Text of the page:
New Zealand’s financial system is sound but housing market vulnerabilities remain a key risk and the central bank still wants to curb high debt-to-income lending if necessary, it said in its twice-yearly financial stability report.
House price inflation has moderated since the last report and banks are more resilient to a market downturn, but houses remain overvalued in many parts of the country and some home owners are vulnerable, the Reserve Bank said.
“A further resurgence in house prices would be of real concern, given existing affordability constraint,” it said.
New Zealand’s housing market has been running hot, spurred by record-high immigration and record-low interest rates.
Over the past several years, the central bank has introduced loan-to-valuation ratios on borrowing for housing in a bid to curb lending.
The central bank said the LVRs have had an impact, with annual national house price inflation, as measured by the Real Estate Institute’s house price index, at eight per cent in April from around 14 per cent in October.
However, while they have helped insulate the banking system from a housing downturn, low mortgage interest rates have encouraged an increase in high debt-to-income (DTI) lending.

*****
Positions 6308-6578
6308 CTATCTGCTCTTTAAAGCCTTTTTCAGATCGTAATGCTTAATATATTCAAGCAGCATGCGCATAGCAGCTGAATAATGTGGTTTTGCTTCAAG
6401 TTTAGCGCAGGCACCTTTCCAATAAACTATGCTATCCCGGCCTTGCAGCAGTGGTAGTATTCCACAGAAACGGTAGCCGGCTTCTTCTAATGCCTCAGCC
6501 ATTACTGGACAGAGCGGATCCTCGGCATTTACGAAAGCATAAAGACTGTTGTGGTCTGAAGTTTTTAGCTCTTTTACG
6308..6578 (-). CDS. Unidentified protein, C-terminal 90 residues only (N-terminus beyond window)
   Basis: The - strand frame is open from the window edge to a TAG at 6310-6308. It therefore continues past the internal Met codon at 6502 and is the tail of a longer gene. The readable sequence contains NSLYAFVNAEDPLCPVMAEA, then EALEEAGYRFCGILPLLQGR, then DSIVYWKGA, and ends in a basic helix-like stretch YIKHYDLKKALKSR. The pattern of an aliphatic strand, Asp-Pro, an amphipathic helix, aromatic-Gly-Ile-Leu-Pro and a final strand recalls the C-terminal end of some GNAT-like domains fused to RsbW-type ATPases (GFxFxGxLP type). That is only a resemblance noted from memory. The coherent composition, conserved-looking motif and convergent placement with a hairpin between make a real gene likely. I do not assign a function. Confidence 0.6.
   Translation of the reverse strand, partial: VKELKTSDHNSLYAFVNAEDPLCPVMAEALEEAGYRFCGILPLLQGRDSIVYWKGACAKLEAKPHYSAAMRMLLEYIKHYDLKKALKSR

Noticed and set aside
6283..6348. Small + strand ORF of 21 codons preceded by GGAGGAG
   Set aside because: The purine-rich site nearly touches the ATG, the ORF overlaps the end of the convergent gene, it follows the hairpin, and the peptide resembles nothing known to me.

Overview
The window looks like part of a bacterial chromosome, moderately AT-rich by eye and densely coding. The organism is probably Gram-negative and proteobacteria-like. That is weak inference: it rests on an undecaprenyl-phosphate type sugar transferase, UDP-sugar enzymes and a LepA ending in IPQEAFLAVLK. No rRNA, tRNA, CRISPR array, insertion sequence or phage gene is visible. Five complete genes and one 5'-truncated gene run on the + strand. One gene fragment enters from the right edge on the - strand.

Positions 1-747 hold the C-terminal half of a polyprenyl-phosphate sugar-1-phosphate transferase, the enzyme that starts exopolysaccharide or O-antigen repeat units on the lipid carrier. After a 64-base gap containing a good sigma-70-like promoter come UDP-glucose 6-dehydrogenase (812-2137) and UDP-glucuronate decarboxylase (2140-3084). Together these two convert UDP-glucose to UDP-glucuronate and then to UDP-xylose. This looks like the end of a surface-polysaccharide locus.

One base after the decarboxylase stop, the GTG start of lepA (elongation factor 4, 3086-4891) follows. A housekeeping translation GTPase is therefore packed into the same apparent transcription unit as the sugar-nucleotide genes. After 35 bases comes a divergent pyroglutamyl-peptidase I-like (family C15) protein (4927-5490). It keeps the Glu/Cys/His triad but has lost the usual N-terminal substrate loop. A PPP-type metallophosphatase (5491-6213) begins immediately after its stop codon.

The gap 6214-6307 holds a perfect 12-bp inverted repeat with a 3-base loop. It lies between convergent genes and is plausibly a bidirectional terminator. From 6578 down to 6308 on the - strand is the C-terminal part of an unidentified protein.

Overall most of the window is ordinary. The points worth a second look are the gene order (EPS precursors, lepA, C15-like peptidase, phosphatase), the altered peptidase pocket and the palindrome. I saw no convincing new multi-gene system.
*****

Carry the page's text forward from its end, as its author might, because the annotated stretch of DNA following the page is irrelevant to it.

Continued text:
“Borrowers with high DTI ratios are typically more exposed to a rise in interest rates or a decline in income,” it said.
In Wednesday’s financial stability report, the central bank said it will shortly release a consultation paper proposing that DTI ratio restrictions be added to the Reserve Bank’s macroprudential toolkit.
It said, however, if a DTI tool was available, the Reserve Bank would not apply it at this stage, given that LVR restrictions appear to be mitigating housing risks.
However, “should high house price growth return and the proportion of housing lending at high DTI ratios remains high, a DTI restriction could be warranted”.
The central bank also signalled bank funding pressures and dairy sector indebtedness as other key risks.
While these risks had also moderated, it said New Zealand banks had become more reliant on offshore funding to support new lending, exposing them to international risks that could disrupt global markets.
It said that global political and policy uncertainty “remains elevated” and debt burdens are high in a number of countries.